The Shadrake Affair
“If they do anything, it’ll just draw more attention to it all, and they have no defence,” – This is what Allan Shadrake had reportedly said on the day before he was arrested. Well, Shadrake has thrown down the gauntlet and our authorities have taken up the challenge. It would be interesting to see how this plays out.
From the information that has emerged thus far from official sources and from international news reports, the following is clear:
a) The basis of the arrest was criminal defamation which is an offence under s,488 of the Penal Code which reads as follows:
Section 499 of the Penal Code: Whoever, by words either spoken or intended to be read, or by signs, or by visible representations, makes or publishes any imputation concerning any person, intending to harm, or knowing or having reason to believe that such imputation will harm, the reputation of such person, is said, except in the cases hereinafter excepted, to defame that person.
b) The AG’s chambers is proceeding with a Contempt of Court application against Shadrake because statements in the book are alleged to impugn the impartiality, integrity and independence of the judiciary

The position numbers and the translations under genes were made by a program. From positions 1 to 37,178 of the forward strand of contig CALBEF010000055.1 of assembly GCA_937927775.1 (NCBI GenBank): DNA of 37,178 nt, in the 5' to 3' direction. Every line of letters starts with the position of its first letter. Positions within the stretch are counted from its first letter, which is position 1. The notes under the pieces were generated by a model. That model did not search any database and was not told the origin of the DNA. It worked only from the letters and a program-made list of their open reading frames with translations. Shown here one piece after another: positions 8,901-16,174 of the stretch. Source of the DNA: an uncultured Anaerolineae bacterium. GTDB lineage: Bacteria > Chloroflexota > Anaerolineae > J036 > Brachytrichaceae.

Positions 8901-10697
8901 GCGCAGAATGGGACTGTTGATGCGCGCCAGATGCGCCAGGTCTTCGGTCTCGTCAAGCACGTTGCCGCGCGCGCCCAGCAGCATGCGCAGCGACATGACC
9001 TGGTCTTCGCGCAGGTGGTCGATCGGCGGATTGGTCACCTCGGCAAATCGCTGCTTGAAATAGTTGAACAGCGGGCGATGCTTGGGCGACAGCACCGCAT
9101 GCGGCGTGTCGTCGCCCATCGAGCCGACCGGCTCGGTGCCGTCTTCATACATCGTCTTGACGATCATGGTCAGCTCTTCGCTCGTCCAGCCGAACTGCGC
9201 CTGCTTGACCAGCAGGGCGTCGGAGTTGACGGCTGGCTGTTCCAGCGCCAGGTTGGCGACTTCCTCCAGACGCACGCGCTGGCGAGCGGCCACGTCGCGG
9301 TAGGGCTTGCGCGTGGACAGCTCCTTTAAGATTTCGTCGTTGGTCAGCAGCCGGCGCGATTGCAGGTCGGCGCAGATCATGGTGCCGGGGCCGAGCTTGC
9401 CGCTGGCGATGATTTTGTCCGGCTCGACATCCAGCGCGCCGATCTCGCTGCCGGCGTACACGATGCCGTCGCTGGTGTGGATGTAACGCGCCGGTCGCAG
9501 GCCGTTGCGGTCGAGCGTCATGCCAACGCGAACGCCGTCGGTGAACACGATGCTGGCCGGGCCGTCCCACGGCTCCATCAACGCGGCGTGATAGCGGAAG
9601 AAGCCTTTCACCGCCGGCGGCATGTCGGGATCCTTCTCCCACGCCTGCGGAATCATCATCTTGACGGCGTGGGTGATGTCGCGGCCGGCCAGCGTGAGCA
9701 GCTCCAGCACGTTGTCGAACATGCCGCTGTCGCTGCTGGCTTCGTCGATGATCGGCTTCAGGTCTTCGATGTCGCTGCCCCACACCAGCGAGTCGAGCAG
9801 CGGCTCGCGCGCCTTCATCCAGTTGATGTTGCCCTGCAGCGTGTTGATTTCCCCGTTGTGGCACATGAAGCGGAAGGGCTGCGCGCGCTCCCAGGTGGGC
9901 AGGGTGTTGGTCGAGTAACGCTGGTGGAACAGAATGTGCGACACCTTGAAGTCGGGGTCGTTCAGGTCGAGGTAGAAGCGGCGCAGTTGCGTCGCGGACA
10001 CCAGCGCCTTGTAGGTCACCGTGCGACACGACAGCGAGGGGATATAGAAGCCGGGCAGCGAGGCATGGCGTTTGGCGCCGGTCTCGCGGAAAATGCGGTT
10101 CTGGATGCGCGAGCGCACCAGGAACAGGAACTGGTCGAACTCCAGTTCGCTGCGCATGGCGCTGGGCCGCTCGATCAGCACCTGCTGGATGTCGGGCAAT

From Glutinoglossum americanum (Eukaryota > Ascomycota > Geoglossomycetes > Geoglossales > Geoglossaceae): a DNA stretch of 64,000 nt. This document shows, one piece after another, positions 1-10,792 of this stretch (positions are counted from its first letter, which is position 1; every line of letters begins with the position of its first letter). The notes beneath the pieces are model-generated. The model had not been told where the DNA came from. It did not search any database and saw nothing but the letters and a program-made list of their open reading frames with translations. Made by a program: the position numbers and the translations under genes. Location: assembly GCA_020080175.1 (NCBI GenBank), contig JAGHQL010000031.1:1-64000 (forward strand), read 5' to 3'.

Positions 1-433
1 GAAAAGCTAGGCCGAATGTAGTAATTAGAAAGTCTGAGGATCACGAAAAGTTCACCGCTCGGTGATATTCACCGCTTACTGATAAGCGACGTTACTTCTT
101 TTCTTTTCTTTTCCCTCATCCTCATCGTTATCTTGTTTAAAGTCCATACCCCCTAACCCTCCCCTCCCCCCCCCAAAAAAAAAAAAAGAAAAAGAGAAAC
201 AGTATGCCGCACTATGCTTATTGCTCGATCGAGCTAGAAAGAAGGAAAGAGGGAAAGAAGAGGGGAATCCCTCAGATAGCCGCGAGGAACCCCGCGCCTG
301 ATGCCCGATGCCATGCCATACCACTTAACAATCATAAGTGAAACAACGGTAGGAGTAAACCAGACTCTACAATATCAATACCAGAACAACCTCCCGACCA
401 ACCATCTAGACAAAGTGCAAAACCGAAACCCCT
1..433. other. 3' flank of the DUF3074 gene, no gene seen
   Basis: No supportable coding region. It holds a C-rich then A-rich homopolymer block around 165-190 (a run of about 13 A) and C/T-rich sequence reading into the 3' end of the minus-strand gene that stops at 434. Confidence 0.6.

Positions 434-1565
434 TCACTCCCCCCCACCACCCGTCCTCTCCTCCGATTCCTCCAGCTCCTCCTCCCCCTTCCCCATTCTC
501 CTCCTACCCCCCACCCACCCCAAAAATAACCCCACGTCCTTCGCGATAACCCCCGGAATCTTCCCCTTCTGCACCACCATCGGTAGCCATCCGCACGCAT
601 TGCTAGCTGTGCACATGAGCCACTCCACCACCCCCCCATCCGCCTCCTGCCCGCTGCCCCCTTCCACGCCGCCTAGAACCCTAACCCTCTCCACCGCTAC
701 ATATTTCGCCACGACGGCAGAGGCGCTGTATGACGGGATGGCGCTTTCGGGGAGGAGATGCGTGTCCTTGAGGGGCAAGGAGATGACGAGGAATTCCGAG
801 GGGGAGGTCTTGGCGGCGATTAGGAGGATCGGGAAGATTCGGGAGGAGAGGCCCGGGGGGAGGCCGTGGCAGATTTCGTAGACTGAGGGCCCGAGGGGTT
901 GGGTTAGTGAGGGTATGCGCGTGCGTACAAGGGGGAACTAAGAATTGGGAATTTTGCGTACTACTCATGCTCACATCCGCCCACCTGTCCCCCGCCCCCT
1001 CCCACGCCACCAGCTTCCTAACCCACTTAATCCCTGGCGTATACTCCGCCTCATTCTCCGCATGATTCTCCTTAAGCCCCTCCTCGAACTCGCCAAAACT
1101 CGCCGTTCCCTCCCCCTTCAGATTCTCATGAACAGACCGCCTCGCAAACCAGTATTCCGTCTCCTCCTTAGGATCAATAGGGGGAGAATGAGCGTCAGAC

c) Shadrake has been released on bail and his passport has been impounded
d) The contempt of Court matter has been fixed to be heard on July 30
A Home Ministry spokesman has reportedly stated:
“His anti-death-penalty views are not the issue in these investigations; it is his violation of the laws of Singapore which are.” “Anyone, Singaporean or otherwise, who breaks the law regardless of the cause he touts, will be taken to task. Shadrake is no exception.”
According to the Today newspaper:
In court documents obtained by MediaCorp yesterday, the AGC is alleging that several passages in Shadrake’s book contain allegations and insinuations that the Singapore Judiciary “in determining whether to sentence an accused person to death, succumbs to political and economic pressures” and therefore “lacks independence”.
Shadrake also insinuated that the Judiciary “has been facilitating the suppression of political dissent and criticism in Singapore through the award of heavy damages in defamation actions brought without legal basis by the People’s Action Party”, the AGC says.
According to the Telegraph, a British newspaper, Allan Shadrake has spoken after his release and he has said the following: